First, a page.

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Taking the Chris out of Columbus Day

Jonathan Twingley/The Los Angeles Times
Perhaps I am naive, but I assume that serious debates about the merits of Columbus Day have been settled.

I hear no firsthand defenses of the holiday.  I hear no one seriously defend him as a person or praise his "discovery" of the Americas as anything other than a kind of accident that was fortunate for him and unfortunate for millions of others.  So I do not give him or his holiday much attention.

But then, since I teach American Indian literatures at a university, I am not surrounded by people prone to defend him. On my campus, people are more likely to talk about the door he opened for the importation of commercialized slavery, apocalyptic diseases, and conquistadors than about anything positive he may have been credited for in the past.

The Los Angeles Times, though, ran a defense of sorts for the holiday in Sunday's edition. The op-ed  piece by an emeritus professor from UCLA, "Curiosity set sail with Columbus," attempts to credit his journey with "prying loose European curiosity from the vise put in place by the medieval church."

The claim strikes me as ironic since so much of the ensuing colonization of the Americas was enabled and empowered by the Catholic Church, including the enslavement of Indians.

Although the article mentions the "unintentional holocaust" caused by diseases that crossed the ocean with the Europeans, it does not mention the intentional holocausts of mass slavery, imperialism, and genocidal warfare.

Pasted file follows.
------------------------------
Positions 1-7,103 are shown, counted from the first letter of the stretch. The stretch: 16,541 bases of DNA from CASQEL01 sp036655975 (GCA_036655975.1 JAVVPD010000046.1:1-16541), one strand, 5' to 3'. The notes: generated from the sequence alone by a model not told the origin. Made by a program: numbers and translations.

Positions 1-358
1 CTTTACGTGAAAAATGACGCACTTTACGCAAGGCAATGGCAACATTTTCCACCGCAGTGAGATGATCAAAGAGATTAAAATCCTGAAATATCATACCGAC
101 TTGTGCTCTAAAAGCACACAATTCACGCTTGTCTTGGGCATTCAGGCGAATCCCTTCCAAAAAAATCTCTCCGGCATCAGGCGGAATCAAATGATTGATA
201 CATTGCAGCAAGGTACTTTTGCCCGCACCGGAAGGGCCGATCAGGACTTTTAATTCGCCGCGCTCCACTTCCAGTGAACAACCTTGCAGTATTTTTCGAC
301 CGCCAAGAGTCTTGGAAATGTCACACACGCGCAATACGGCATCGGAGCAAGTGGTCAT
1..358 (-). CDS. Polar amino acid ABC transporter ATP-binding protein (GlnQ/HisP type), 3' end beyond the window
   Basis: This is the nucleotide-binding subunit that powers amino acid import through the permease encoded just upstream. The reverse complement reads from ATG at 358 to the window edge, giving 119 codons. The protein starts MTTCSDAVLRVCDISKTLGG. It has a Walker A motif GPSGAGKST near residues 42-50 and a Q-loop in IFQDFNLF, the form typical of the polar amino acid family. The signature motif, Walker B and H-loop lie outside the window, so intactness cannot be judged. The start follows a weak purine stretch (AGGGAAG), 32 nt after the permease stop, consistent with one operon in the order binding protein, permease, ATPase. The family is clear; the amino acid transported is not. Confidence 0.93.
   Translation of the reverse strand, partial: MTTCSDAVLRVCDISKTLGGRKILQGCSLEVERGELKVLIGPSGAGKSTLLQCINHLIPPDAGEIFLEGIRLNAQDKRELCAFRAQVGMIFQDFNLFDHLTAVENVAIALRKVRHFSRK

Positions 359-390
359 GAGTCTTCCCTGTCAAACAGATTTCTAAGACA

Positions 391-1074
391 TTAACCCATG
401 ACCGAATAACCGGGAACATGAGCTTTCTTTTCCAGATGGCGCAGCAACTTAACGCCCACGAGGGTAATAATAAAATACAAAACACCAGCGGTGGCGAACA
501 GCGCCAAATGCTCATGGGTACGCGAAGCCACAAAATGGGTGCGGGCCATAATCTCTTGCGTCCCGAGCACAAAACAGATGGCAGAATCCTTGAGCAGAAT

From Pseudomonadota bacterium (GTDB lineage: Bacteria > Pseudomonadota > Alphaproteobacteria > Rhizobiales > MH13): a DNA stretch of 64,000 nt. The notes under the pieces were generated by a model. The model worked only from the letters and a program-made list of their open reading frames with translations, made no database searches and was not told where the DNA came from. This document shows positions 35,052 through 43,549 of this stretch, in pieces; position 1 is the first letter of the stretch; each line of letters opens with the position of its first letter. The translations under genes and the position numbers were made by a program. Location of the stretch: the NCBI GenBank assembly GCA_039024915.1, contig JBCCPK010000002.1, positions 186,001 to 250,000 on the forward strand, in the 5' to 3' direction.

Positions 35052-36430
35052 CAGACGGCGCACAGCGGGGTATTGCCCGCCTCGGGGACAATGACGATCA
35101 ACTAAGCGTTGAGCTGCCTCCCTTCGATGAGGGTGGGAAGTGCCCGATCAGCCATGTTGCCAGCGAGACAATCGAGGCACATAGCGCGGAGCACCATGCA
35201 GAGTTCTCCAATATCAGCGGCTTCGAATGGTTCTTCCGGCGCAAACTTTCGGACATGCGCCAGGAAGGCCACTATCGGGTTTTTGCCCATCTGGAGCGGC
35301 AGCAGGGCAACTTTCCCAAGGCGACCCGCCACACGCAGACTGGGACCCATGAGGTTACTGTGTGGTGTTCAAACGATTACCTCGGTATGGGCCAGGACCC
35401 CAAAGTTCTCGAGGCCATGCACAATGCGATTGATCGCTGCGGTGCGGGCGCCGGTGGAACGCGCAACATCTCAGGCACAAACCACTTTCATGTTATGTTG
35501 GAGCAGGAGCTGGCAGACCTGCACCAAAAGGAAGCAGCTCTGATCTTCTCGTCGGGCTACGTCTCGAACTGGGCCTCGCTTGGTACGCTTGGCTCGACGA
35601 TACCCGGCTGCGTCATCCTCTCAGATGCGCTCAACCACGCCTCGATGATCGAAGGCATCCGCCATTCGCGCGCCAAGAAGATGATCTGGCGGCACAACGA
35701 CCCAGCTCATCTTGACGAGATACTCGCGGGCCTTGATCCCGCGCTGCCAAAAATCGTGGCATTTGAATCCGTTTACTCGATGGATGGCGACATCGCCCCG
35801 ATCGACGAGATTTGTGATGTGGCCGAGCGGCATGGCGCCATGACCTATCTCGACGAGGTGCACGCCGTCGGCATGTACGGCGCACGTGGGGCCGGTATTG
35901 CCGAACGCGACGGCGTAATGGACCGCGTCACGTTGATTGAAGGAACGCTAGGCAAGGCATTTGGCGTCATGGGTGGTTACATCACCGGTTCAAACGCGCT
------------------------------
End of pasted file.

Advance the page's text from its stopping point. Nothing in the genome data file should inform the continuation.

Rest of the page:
In fact, the newspaper itself may have been a little ambivalent about the retired professor's opinion. The op-ed is accompanied by an illustration that conveys a message (intentional or not) that undermines the words.

Granted, the image shows Columbus on top of the world and a generic church figure on the bottom; this suggests that he has perhaps upended some balance of power in the world.  But Columbus has a really creepy hand holding his stomach; it looks rather skeletal.  And his face is strangely obscured along his jaw and neck, with odd markings in the air by his face and shoulder -- are they insects?  I do not know what the artist intended, but to me Columbus looks a bit like the Lord of the Flies.

Rather than representing the Light of Knowledge, he looks like the Specter of Death. The op-ed suggest he was some kind of vanguard of the Enlightenment, but the illustration suggests he was harbinger of Doom.

The church official below him looks somewhat skeletal himself, and his red robe suggests something hellish as much as holy.  Rather than looking like opposites, the two figures look like partners in crime.

I have no problem if the retired UCLA professor wants a new holiday to celebrate Europe's emergence from some intellectual black hole.  Let's just not call it Columbus Day.